There are many reasons you may want to use headphones while driving. However, in a lot of states, including Pennsylvania, it is illegal to do so. Even if it were not against the law, wearing headphones while driving is a dangerous idea.
Schmidt Kramer discusses the use of headphones while behind the wheel and the surprising reasons why it could lead to a crash.
If you were injured in a collision, it is a good idea to consider seeking legal help. Trying to navigate how to recover compensation can be overwhelming for many people, especially when dealing with an injury.
Need legal help in Pennsylvania? Our Harrisburg-area vehicle accident attorneys have extensive experience and offer a free initial consultation. Contact our law offices anytime, night or day, to learn more.
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Is it Illegal for Drivers to Wear Headphones in Pennsylvania?
Wearing headphones while driving in Pennsylvania is illegal, even if you are not listening to anything. This may surprise many people who feel it is a better way to operate hands-free.
The good news is that the law does permit drivers to wear a cellphone headset or Bluetooth device to talk hands-free. However, there is a distinction you must pay attention to; a legal headset may NOT cover both ears. It must be designed to go in or cover one ear only. Additionally, drivers must still be able to hear surrounding sounds in the other ear.
That said, we encourage drivers not to talk on their cellphones at all while operating their vehicles, except in an emergency situation. Even then, it is always better to find a safe place to pull over where you can talk without having to deal with traffic, distractions or potential road hazards.
What Happens When You Wear Headphones While Driving?
According to Ford Motor Company (Ford), wearing headphones while driving is a distraction and disrupts your spatial awareness. Ford did a study in Europe to prove this, with unexpected results.
Headphone Study Results
For the study, Ford created a virtual reality using an app playing familiar street noise sounds in 8D spatial audio.
These street noise cues were played for 2,000 study participants wearing headphones while playing music and participants not wearing headphones at all. The participants were then asked to listen for and correctly identify sound cues – such as the siren of an approaching emergency vehicle.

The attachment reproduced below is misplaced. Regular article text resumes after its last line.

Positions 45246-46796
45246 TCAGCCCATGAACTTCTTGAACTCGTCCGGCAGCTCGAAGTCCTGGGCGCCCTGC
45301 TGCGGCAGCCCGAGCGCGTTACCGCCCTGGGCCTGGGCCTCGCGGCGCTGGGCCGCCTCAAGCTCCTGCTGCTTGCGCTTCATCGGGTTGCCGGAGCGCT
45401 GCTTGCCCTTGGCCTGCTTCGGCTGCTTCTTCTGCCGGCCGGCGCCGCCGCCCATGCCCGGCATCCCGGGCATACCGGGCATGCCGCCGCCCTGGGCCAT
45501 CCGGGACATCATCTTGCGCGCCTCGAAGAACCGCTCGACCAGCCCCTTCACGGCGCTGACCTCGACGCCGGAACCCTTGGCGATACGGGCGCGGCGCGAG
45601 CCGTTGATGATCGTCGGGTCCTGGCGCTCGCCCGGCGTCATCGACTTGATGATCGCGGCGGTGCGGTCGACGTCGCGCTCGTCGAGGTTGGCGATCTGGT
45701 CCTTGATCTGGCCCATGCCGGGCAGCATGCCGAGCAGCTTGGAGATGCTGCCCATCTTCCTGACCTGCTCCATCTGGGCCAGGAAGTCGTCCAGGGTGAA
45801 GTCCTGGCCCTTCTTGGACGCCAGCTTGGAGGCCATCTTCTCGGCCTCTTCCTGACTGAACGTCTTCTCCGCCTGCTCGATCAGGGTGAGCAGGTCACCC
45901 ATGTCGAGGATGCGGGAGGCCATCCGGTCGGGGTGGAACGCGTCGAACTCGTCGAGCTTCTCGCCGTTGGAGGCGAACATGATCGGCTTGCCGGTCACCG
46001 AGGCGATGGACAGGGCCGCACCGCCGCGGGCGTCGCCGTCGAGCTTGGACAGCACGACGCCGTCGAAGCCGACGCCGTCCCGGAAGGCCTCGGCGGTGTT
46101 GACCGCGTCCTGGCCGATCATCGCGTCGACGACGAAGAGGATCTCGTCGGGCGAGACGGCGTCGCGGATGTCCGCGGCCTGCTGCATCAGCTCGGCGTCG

The results were astonishing. Those who wore headphones took an average of 4.2 seconds longer to recognize and identify sound cues than those not wearing headphones.
While just a little over four seconds may seem too short to matter, it can actually be life-altering. Hearing an ambulance siren sooner, for instance, can give you time to safely pull over and avoid a serious crash. It could also help you hear a motorcycle that is pulling up beside or behind you.
Interestingly, after learning about the results, 44 percent of study participants said they would not continue to wear any type of headphones while driving.
You can try out the app used in the study as well. Ford has made it available to everyone to help raise awareness about the dangers of wearing headphones while operating your vehicle.
What Are the Dangers of Wearing Headphones While Driving?
The risks are simple. Similar to dangerous visual obstructions on the road, headphones create audio obstructions. Not hearing critical sounds could cause you to be involved in a serious crash. Other studies have already proven that drivers travel the length of a football field in five seconds. Now imagine traveling nearly that far before you hear the sirens of a firetruck barreling towards an intersection you just entered. That type of situation is more common than you may think.